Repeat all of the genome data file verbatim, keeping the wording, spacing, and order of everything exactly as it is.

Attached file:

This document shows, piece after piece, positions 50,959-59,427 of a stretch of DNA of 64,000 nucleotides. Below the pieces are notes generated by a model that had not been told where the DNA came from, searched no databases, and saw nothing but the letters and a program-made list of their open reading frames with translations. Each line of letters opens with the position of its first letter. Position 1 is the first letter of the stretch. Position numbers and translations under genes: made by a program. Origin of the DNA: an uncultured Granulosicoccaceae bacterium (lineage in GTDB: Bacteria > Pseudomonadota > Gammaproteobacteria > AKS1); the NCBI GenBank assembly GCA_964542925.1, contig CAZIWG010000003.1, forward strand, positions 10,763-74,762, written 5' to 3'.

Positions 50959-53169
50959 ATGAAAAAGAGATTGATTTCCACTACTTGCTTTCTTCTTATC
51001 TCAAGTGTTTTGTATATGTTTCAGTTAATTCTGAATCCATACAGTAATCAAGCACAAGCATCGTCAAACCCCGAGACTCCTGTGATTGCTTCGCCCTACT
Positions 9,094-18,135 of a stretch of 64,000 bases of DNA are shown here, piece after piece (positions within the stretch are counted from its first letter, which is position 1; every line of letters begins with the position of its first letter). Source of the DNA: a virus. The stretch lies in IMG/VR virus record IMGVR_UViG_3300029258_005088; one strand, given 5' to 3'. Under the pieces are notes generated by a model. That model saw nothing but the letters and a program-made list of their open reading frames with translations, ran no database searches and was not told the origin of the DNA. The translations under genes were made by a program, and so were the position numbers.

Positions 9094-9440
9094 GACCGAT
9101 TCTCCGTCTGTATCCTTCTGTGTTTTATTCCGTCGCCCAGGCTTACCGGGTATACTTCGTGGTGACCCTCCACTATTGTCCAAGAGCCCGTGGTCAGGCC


This document shows, piece after piece, positions 50,959-59,427 of a stretch of DNA of 64,000 nucleotides. Below the pieces are notes generated by a model that had not been told where the DNA came from, searched no databases, and saw nothing but the letters and a program-made list of their open reading frames with translations. Each line of letters opens with the position of its first letter. Position 1 is the first letter of the stretch. Position numbers and translations under genes: made by a program. Origin of the DNA: an uncultured Granulosicoccaceae bacterium (lineage in GTDB: Bacteria > Pseudomonadota > Gammaproteobacteria > AKS1); the NCBI GenBank assembly GCA_964542925.1, contig CAZIWG010000003.1, forward strand, positions 10,763-74,762, written 5' to 3'.

Positions 50959-53169
50959 ATGAAAAAGAGATTGATTTCCACTACTTGCTTTCTTCTTATC
51001 TCAAGTGTTTTGTATATGTTTCAGTTAATTCTGAATCCATACAGTAATCAAGCACAAGCATCGTCAAACCCCGAGACTCCTGTGATTGCTTCGCCCTACT
Positions 9,094-18,135 of a stretch of 64,000 bases of DNA are shown here, piece after piece (positions within the stretch are counted from its first letter, which is position 1; every line of letters begins with the position of its first letter). Source of the DNA: a virus. The stretch lies in IMG/VR virus record IMGVR_UViG_3300029258_005088; one strand, given 5' to 3'. Under the pieces are notes generated by a model. That model saw nothing but the letters and a program-made list of their open reading frames with translations, ran no database searches and was not told the origin of the DNA. The translations under genes were made by a program, and so were the position numbers.

Positions 9094-9440
9094 GACCGAT
9101 TCTCCGTCTGTATCCTTCTGTGTTTTATTCCGTCGCCCAGGCTTACCGGGTATACTTCGTGGTGACCCTCCACTATTGTCCAAGAGCCCGTGGTCAGGCC